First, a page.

Vacation without Cindy

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By Ken Begley

. . . is seldom a vacation.

Cindy couldn’t go on our annual pilgrimage to Dollywood this year in Gatlinburg due to her new job.  I hated that, but she sure didn’t.
For some reason the idea of missing out on walking all day in 95-degree heat with a pack of howling kids while going from ride-to-ride that astronauts would think twice about getting on didn’t seem to bother her.  I warned her how lonely it would be in the house all by herself for five days, and her smile just seemed to get bigger.
Go figure.
It was at that point when Mr. Wiley chimed in.  He‘s my former 90 year-old financial advisor that lost all my money in the “Great Recession.”  I’m holding hostage until I recover it.
“Great Recession” my buttocks!  I don’t see anything so great about it.
Anyway, Mr. Wiley said, “Listen here, young man I’ll be glad to help you out watching those kids at Dollywood.”
“Are you sure you know what you’re getting into?”
“Well, it can’t be any worse than sitting around, chained up in your crawl space all day”
“Again, are you sure you know what you’re getting into?”
So we headed down the road to that Mecca of the South known as Dollywood.
We passed by the signs for Norris Dam on I75 when Mr. Wiley asked,
“Who is that dam named after, young man?”
“Don’t you know anything, Mr. Wiley?  It’s named after one of America’s greatest heroes.  It’s none other than Chuck Norris.  I’ve watched all those documentaries they did on him in the Texas Rangers and fighting in the Vietnam War.”
“Documentaries?  Those are movies and television shows, you dimwit. He’s a stupid B-rated movie star.”
“That can’t be true, you crazy old man.”
“Why not?”
“Because, why would they name the dam after him if that’s the case?
Besides, I heard he’s so smart that he’s counted to infinity, not once, but twice!  Beat that!”
Mr. Wiley chose not to “beat that,” and I marked it up as a win.
We all took a pit stop at the Tennessee Welcome Center.  It was there that I noticed a large fellow who appeared to be a “rest stop security guard.”  He was writing intently on a pad of paper while staring at a license plate on a truck.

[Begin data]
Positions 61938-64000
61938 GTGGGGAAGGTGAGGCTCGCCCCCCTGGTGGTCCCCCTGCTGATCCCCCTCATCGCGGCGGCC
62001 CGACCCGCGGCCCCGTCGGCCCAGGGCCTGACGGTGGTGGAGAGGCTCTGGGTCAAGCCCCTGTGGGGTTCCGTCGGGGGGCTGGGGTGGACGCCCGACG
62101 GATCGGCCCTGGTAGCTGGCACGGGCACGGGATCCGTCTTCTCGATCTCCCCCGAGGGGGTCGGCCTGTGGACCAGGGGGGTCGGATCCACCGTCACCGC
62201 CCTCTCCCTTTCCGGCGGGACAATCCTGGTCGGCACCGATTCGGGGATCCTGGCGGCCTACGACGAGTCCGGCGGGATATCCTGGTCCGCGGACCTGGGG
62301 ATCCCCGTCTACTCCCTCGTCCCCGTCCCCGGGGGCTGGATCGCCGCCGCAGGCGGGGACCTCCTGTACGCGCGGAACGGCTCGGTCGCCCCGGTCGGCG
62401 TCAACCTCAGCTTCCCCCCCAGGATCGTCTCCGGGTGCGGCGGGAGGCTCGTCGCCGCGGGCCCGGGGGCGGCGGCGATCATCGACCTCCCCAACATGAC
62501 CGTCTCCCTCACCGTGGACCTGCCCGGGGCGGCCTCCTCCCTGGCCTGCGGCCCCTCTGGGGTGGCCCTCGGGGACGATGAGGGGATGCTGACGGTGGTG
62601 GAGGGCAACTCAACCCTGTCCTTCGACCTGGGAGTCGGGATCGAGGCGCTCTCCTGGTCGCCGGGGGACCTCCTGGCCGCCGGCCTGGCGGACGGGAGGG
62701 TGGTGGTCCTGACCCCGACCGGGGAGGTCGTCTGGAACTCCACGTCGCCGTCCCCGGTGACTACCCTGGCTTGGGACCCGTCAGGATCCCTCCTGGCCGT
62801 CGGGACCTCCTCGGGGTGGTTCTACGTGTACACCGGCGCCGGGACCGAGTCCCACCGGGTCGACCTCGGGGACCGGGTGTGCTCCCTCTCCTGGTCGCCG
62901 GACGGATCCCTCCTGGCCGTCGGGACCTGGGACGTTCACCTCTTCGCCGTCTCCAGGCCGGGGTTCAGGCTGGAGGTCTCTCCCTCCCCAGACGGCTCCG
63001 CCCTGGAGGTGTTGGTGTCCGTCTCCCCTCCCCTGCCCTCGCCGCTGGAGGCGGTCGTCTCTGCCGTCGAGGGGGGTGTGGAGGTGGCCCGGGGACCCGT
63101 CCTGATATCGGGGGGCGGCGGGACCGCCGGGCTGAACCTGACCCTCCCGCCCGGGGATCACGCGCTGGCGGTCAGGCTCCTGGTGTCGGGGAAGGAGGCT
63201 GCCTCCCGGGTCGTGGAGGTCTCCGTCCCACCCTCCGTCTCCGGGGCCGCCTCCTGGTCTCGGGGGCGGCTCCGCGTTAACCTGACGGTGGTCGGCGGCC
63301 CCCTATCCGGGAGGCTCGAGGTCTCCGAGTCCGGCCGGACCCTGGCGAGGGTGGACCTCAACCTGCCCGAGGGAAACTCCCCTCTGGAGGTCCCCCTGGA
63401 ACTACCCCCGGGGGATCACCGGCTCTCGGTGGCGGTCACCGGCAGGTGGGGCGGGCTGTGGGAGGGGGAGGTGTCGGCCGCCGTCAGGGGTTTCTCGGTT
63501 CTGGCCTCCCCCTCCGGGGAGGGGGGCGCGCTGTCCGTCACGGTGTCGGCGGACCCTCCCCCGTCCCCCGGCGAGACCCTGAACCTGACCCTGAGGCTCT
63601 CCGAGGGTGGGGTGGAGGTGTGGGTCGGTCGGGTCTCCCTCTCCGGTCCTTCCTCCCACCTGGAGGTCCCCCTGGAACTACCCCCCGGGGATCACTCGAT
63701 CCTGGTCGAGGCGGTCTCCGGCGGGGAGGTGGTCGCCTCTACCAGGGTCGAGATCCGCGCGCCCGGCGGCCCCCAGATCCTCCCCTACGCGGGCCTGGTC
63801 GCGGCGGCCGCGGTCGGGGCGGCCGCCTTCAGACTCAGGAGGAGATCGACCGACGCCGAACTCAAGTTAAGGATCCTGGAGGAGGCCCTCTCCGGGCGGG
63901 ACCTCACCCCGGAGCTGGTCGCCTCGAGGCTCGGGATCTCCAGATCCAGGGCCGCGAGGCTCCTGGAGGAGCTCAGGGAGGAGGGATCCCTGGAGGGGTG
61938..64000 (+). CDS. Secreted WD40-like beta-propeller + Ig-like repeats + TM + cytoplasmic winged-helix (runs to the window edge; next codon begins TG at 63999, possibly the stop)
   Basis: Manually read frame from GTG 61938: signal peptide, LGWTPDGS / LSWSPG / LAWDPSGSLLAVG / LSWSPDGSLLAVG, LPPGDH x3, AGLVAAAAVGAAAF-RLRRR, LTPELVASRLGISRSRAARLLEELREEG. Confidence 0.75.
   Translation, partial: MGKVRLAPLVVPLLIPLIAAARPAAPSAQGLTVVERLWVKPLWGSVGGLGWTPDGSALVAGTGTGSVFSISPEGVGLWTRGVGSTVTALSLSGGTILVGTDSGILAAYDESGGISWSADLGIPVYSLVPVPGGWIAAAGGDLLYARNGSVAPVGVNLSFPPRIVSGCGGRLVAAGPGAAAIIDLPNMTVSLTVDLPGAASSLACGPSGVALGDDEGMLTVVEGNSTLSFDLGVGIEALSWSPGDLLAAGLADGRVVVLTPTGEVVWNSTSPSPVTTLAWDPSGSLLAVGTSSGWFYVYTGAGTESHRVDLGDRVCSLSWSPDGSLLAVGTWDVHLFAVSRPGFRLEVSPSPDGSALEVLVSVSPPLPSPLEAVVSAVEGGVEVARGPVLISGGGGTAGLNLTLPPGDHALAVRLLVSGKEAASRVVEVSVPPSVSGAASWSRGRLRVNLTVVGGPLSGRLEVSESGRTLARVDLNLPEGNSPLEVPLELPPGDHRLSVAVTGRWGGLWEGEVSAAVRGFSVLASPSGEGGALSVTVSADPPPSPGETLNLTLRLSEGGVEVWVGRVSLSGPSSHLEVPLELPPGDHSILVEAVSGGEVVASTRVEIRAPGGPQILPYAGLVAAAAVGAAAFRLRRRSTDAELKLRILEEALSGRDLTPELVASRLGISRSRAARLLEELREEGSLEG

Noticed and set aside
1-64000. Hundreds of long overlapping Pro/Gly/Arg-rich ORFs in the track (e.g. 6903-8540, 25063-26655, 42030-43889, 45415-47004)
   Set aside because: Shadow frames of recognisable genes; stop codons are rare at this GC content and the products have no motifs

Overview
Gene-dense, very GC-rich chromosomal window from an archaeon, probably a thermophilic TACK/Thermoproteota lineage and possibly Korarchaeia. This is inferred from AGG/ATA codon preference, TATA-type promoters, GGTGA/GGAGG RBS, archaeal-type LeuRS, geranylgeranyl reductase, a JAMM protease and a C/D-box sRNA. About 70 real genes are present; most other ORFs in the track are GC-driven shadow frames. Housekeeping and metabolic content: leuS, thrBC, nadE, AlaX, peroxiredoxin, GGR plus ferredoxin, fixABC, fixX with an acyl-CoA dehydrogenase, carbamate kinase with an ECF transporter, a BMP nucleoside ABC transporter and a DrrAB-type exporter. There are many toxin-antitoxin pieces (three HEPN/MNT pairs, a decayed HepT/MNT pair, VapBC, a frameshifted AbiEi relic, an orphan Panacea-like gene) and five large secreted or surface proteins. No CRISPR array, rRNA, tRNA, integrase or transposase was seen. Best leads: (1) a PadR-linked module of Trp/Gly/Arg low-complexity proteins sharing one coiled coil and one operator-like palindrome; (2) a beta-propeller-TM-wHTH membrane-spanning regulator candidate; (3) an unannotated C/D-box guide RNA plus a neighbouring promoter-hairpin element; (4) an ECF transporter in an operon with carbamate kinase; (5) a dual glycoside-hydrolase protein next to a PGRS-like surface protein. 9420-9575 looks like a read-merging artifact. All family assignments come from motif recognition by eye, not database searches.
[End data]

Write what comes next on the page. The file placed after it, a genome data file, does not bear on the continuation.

We went to the restroom, and when we returned the security guard, who had the physical appearance of a turnip with extremities, still appeared to be taking notes.
“I wonder what that guy’s doing, Mr. Wiley?’
“Don’t ask me.  I’m from New York.  I’m still trying to figure you out.”
That’s Mr. Wiley.  He’s always putting us down.  No doubt, the fellow was on to an important lead in a major criminal case.  I decided to go over to see if I could assist.
“Hello officer.  I don’t mean to bother you, but was wondering if I could help you out.”
“You got a crayon?”
“I was drawing a picture of a ducky and a horsey, but I ran out of green crayon.”
Before I could answer this startling revelation, he said, “How old are you?”
“Oh, I’m 53.”
“You look awful for 53.  You should work out like I do, and not let yourself go.”
I chose not to comment, but Mr. Wiley did.
“You better get out of here boy, before “Sheriff Buford Pusser” over there decides to beat you with his big stick, all the way back to Chuck Norris Dam.  I bet it would take him all night to read a football jersey.”
We finally made it into Dollywood and I asked Mr. Wiley when it got to be around noon if he was hungry.
“Shoot yeah, I’m hungry.  I’ll bet you are too, young man, since you lost most of your breakfast on that new ‘Barn Stormer’ ride.”
“I did not lose my breakfast.  I’ll have you know that I’m a rough and tough Army reservist with over 36 years of service.”
“Well, evidently counting blankets for Uncle Sam for 36 years doesn’t make you too rough or tough.”
“That’s only been for the past 10 years.  I’ll have you know I counted mess kits for 26 years before that, and don’t let anybody kid you, that was dangerous work.”
“Speaking of mess kits, which fine eating establishment are you taking us to in Dollywood?”
“Ha, ha, ha!  You must think I’m made of money.  We’re heading out to our van in the parking lot to eat baloney sandwiches, chips and cokes.”
“Oh, come on, you old tightwad.  You’re telling me that we’re all going to have to hike back 100 miles to the car in 95 degree heat to eat some baloney that’s probably already turned green from heat, and drink fried coke?  I refuse to hike in temperature that’s as high as my age.”
Later, back at the van, everyone was eating up except for Mr. Wiley. He was looking rather dubiously at his baloney sandwich.
About that time, Mr. Wiley looked up and said, “Hey Ken, if you thought the security guard at the rest stop looked funny take a peak at what’s heading this way.  He can’t even hold his britches on.
Sure enough, this skinny, wild looking young man with tattoos all over his body was heading our way with his pants so low that his boxer shorts were showing a good four inches from his waist.  Will said it was the style now and it’s called “sagging.”
Mr. Wiley didn’t hear Will’s comment and walked right up to Mr. Wild Man with his baloney sandwich extended out to him and said “I want you to have this.”
Wild Man looked totally puzzled and said, “Why?”
“Because, young man this is America, and no one should be allowed to starve until their pants fall off.  Also, I’ve noticed that many of the words on your tattoos are misspelled.  You might want to contact the ‘body artist’ that did them and ask for a refund.”
Wild Man took great umbrage with Mr. Wiley’s remarks.
Where’s that security guard when you need him?
Better yet, where’s Chuck Norris?